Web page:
TECO 2030 kicks off manual production of hydrogen fuel cell stacks

Norwegian cleantech company TECO 2030 has started manual production of hydrogen fuel cell stacks at its Innovation Center in Narvik, Norway.

The manual production of fuel cell stacks is an essential step towards the commercialization of TECO 2030’s fuel cell technology, the company emphasized.

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The fuel cell stacks are the core of TECO 2030’s hydrogen fuel cell system, which will provide power for marine and land-based applications.

“This is something we have been waiting for since the start of the development process. I am delighted to announce the start of manual fuel cell stack production at our Innovation Center in Narvik,” said Tore Enger, Group CEO of TECO 2030.

“This is a significant milestone in our journey to commercialize our fuel cell technology and provide a cleaner, more sustainable alternative to traditional fossil fuels.”

The fuel cell system is developed for marine applications, and following strict classification approvals. The system is designed to reduce greenhouse gas emissions and improve energy efficiency in various applications, including marine transport, power generation, and heavy-duty transportation.

With the start of manual fuel cell stack production, TECO 2030 is on track to deliver on its commitment to providin sustainable solutions to shipowners and help reduce greenhouse gas emissions and address climate change in energy-intensive industries.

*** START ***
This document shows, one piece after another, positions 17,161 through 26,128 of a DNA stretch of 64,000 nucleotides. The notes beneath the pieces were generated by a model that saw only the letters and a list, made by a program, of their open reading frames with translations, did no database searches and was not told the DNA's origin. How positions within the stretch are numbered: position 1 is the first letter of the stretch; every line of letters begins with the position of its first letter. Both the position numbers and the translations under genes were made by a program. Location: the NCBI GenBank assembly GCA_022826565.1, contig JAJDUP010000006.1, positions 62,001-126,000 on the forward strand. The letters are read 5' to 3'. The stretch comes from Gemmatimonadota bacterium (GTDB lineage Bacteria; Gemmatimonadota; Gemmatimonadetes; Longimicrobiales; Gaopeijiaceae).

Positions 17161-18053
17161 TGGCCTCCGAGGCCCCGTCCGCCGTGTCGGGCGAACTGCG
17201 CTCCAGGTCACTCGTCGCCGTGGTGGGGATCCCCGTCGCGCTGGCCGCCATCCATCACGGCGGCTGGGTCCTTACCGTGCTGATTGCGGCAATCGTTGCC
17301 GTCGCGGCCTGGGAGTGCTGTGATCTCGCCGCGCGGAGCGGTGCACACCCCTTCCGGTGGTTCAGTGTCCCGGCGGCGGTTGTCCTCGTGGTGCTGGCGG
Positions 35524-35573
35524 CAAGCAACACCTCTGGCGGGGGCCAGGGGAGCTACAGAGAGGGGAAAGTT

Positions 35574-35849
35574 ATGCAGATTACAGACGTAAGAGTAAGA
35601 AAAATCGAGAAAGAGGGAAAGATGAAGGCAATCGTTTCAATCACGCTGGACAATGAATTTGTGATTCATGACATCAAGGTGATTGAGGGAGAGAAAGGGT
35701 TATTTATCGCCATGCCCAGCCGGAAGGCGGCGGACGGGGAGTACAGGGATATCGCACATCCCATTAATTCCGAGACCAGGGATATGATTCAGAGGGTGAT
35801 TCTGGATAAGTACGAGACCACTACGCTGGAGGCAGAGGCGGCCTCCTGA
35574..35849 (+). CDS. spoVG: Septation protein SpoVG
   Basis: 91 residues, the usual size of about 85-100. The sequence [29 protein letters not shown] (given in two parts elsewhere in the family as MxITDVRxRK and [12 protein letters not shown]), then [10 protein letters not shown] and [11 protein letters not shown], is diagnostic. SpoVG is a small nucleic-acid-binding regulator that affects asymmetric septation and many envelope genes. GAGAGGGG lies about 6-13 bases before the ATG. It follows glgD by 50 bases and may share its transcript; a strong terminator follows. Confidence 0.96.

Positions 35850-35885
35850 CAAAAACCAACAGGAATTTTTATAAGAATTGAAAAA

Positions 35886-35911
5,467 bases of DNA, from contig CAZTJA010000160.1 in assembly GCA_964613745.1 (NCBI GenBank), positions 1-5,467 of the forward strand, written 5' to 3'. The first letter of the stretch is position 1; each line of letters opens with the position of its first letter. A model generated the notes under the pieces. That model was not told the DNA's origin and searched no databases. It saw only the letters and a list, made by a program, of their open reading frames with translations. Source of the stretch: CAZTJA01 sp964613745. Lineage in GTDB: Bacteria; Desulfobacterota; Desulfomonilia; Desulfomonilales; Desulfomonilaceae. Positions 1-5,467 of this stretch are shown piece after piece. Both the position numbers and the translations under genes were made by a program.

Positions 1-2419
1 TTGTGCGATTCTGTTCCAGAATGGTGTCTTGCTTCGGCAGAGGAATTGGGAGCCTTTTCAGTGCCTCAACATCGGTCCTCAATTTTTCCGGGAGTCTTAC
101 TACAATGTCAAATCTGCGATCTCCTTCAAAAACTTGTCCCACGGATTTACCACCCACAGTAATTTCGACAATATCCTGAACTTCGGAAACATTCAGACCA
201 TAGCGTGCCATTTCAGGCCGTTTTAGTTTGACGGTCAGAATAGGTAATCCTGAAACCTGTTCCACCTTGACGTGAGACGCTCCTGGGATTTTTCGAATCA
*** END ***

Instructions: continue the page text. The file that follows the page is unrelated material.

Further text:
To remind, TECO 2030 has recently achieved a prerequisite required to release the NOK 50 million ($4.6 million) grant from Innovation Norway. The grant is intended to boost the deployment of its PEM fuel cell technology in applications for the shipping and heavy-duty industry.

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The company also signed a Memorandum of Understanding (MoU) with an undisclosed party for cooperation on several fuel cell projects which in total could represent 50 MW of fuel cell output.

The projects represent marine fuel cells and on-shore stationary fuel cell systems on megawatt scale. Fuel cells are hydrogen engines that generate electricity through a mechanism that doesn’t require combustion, meaning they produce fewer pollutants than conventional, combustion-based power generation technologies.

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